Not just concerned, BJP is rattled by Jat quota protests

  • DK Singh, Hindustan Times
  • Updated: Feb 21, 2016 18:18 IST
Demonstrators from the Jat community shout slogans during a protest in New Delhi. (REUTERS)

To say that the ruling BJP is concerned about the Jat quota stir would be an understatement. It’s panicky, rattled.

Within 24 hours beginning Friday evening, top ministers and NDA government strategists held three meetings — the last one attended by the national security adviser, the army chief and heads of intelligence agencies at home minister Rajnath Singh’s residence — but a solution eludes.

Installing a non-Jat chief minister was good politics so far as it mobilised non-Jat communities, who together far outnumber the Jats. But that may have taken away the leverage that the BJP might have to convince the protesters that reservation under the OBC category is bound to be struck down by courts and so, they have to be more flexible and reasonable.

It’s not just the extent and spread of violence or the seeming breakdown of the law and order machinery in the state, which is giving jitters to the ruling dispensation at the Centre. The agitation threatens to unravel the long-term political and electoral strategy of the BJP. Its sweep in western Uttar Pradesh in the 2014 Lok Sabha elections was in the aftermath of riots that split the Jat-Muslim vote bank that RLD’s Ajit Singh had consolidated with the Congress’s help.

The Jat reservation stir, which is spreading outside Haryana, could not only spoil the BJP’s game plan in western UP but also adversely affect the party’s outreach to other backward castes in the run-up to the assembly polls next year.

Read: Jat quota stir sends airfares soaring, Delhi-Chandigarh Rs 99,000

Former Prime Minister Atal Bihari Vajpayee’s announcement of reservation for Rajasthan Jats in Central government jobs in 1999 had broken the Congress’s sway over the community. The Vasundhara Raje-led BJP was the biggest beneficiary of this in 2003 and 2013 assembly polls.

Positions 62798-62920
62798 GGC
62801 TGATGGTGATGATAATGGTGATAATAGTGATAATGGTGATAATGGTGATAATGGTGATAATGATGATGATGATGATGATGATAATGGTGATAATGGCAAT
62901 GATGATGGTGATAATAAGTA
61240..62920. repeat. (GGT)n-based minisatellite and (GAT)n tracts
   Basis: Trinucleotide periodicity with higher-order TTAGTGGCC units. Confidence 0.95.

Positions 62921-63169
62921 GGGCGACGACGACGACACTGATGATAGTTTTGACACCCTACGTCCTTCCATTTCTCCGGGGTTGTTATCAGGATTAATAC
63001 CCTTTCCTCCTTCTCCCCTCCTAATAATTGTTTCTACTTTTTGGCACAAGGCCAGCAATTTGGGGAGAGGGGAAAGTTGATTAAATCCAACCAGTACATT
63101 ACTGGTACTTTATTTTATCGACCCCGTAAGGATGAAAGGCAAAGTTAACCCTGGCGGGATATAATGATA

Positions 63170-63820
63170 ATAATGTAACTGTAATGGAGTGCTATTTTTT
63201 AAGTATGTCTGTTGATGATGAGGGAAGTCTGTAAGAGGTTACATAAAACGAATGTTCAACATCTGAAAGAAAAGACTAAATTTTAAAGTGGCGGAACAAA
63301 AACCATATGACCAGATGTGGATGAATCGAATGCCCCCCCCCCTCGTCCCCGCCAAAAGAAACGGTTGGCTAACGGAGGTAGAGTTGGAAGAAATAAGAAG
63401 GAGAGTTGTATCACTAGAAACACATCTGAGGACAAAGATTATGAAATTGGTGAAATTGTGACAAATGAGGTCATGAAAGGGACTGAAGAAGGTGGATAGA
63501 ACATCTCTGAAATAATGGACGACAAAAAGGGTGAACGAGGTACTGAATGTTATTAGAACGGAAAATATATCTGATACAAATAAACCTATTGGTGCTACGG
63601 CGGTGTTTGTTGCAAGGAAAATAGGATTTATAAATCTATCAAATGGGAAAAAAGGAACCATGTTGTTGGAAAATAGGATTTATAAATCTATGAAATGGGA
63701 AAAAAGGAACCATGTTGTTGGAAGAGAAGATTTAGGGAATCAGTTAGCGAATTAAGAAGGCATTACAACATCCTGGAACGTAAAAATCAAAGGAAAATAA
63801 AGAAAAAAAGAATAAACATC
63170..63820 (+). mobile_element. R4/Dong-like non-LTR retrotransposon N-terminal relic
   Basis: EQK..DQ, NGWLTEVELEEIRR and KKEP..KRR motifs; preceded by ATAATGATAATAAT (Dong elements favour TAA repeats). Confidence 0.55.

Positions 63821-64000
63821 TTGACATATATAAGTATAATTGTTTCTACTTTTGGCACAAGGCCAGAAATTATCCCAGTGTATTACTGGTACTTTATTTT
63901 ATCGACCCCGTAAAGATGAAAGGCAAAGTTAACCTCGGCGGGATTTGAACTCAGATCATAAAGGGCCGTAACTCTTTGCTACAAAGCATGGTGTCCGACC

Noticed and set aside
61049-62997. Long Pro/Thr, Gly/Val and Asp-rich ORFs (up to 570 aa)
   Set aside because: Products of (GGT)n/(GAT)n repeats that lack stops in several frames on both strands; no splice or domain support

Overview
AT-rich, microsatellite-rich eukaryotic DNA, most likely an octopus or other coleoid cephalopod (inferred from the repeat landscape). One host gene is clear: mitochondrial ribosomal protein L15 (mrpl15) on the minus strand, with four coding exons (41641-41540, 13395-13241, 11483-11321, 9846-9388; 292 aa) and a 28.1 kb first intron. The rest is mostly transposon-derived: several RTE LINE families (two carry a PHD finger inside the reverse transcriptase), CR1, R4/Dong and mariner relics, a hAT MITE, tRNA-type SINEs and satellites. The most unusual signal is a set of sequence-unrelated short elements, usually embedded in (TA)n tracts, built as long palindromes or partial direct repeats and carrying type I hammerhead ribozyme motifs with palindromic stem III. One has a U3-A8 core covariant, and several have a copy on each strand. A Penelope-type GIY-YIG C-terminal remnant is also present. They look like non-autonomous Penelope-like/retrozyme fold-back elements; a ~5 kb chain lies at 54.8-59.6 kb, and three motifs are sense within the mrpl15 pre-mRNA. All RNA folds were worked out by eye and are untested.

If Jats of Rajasthan commiserate with their brethren in other states, it may compound problems for Raje, especially when Gujjars are on a warpath demanding a shift from OBC to ST category. They argue that Jats gobble up opportunities meant for all OBCs. Meenas, who are the biggest beneficiaries in the ST category, are opposed to the Gujjars’ inclusion in the ST category. The BJP may find itself under a three-way siege in a state that gifted all 25 Lok Sabha seats to the party in 2014.

In neighbouring Gujarat, the Jat agitation seems to be adding fuel to the Patidars’ stir for reservation, who are preparing to resume their agitation. Many other communities spread over different states but with similar demands are already looking at the Jat agitation closely.

Jats put up a blockade on the railway overbridge (ROB) at Kanjoli Line area on the Bharatpur-Alwar route in Bharatpur, Rajasthan. (HT Photo)

The BJP has reasons to be particularly wary of caste-based movements. The party has all-encompassing Hindutva as its ideological bedrock but, for political expediency, it has sought to ensure that Hindutva is not seen as subsuming other identities of castes and tribes. For instance, the party is assiduously wooing the Ezhava community in Kerala and projecting a tribal face, Sarbananda Sonowal, to supplement its anti-immigrant politics in Assam.

The Jat stir may also force the BJP to do a re-think about its criteria for selecting chief ministerial candidates. With the Bhupinder Hooda-led Congress and the INLD holding sway over Jat votes in Haryana, the BJP sought to forge a coalition of numerically strong non-Jat communities. But it needed someone with political and administrative acumen to strike a balance. The RSS obviously did not teach it to its veteran pracharak, Manohar Lal Khattar.

The BJP chose Devendra Fadnavis, who belongs to a miniscule Brahmin community in Maharashtra, to head the coalition government. The young chief minister has shown no lesser penchant for controversies.

Similarly, the BJP chose a non-tribal in Jharkhand where tribals constitute about one-fourth of the total population. As a political strategy, forging a numerically stronger coalition of smaller communities was seen as a masterstroke. Jats in Haryana seem to have other ideas.

Read: Jat quota protests could cost BJP dear during Uttar Pradesh polls

From Around the Web
Sponsored by Revcontent

also read

Give the fight against cervical cancer a shot in the arm
Show comments